Monday, June 7, 2010

Digital Photography Project: Panoramas

The practice of painting and drawing panoramic views dates back hundreds of years. However, the advent of wide-angle photography in the 19th century came to displace painting as the most common way to represent landscapes and historical events.

One panorama can be taken through a special wide-angle lens or multiple photos can be taken and placed together into one panorama. I’m sure we’ve all stood at a particularly beautiful vista and “snapped and rotated” to capture the entire scene. Back in my undergrad days at the University of Nevada, everyone had multi-photo Lake Tahoe panoramas tacked to their dormitory bulletin boards. That was how we did it in the 20th century!

In the 21st century, Photoshop can automatically combine multiple, sequential photos to create panoramas. The photographer can use a tri-pod to keep the camera steady or just “snap and rotate” the way we used to do. Here’s a photo I “snapped and rotated” for my digital photography class:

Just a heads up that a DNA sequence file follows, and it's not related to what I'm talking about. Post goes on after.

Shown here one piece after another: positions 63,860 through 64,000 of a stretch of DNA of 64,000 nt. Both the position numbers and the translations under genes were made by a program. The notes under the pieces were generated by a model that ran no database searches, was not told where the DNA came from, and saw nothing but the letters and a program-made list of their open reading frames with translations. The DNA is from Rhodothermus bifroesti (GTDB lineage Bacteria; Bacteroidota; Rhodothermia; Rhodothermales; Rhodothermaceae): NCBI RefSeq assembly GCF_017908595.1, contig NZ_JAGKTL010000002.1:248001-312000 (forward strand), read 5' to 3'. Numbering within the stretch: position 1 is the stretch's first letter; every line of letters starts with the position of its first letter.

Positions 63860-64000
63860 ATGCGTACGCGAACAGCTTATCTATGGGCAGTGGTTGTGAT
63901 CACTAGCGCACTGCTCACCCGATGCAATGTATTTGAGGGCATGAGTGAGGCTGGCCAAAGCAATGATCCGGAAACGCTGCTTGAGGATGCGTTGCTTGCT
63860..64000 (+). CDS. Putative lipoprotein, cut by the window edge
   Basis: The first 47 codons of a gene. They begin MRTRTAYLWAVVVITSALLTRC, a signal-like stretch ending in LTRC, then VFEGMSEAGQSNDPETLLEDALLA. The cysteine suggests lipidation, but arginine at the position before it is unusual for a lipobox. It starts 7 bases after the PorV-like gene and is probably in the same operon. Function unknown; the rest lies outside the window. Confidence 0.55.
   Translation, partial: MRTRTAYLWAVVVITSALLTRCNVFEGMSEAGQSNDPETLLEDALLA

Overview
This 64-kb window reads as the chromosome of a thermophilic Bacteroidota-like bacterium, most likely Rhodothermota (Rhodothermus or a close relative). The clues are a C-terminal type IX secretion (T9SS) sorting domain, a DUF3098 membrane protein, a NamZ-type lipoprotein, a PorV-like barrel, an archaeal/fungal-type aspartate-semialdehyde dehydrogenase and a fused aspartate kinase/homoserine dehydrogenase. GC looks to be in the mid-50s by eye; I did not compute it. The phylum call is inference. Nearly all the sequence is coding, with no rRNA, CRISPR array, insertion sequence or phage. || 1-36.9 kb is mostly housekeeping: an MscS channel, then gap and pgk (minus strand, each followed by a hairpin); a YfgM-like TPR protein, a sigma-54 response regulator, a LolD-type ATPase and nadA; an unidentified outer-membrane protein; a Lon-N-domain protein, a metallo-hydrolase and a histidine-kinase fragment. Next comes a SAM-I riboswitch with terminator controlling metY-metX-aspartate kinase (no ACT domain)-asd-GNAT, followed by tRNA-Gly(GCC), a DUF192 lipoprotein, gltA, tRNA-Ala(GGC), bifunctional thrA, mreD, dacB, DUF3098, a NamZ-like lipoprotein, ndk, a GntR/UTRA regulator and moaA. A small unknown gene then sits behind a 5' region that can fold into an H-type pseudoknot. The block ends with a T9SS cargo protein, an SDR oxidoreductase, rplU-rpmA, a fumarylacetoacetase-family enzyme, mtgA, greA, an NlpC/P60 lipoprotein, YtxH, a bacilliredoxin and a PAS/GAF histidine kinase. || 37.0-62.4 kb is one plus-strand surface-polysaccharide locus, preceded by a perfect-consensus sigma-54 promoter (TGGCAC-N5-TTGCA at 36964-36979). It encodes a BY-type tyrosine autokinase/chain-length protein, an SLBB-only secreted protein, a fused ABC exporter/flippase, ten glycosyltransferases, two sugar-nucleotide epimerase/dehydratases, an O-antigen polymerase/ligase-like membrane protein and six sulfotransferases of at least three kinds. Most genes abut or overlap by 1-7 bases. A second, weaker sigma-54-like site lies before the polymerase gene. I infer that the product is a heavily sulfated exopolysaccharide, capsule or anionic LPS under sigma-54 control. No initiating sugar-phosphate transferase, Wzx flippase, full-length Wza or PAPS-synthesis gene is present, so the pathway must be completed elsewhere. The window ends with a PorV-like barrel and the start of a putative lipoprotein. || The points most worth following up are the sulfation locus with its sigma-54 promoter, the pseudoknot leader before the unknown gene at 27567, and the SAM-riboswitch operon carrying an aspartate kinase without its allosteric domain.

Taggers Train, Digital Photograph, 52" x 8" (2010)
We also worked on directorial panoramas where the photos are taken at different distances. This allows the photographer to emphasize (or deemphasize) the subject as he or she deems appropriate. Directorial panoramas can tell a story or just record an event. Here’s a herd of Foothill Boulevard horses enjoying a lazy afternoon:

Foothill Boulevard Horses, Digital Photograph, 30" x 10" (2010)

2 comments:

  1. I'm reminded of the beautiful place we live and unlimited scenic possibilities. 3D panoramic next?

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  2. Art is just SO BIG! It is ever-changing and never-ending. I am so jealous of people who have talent in the visual arts.

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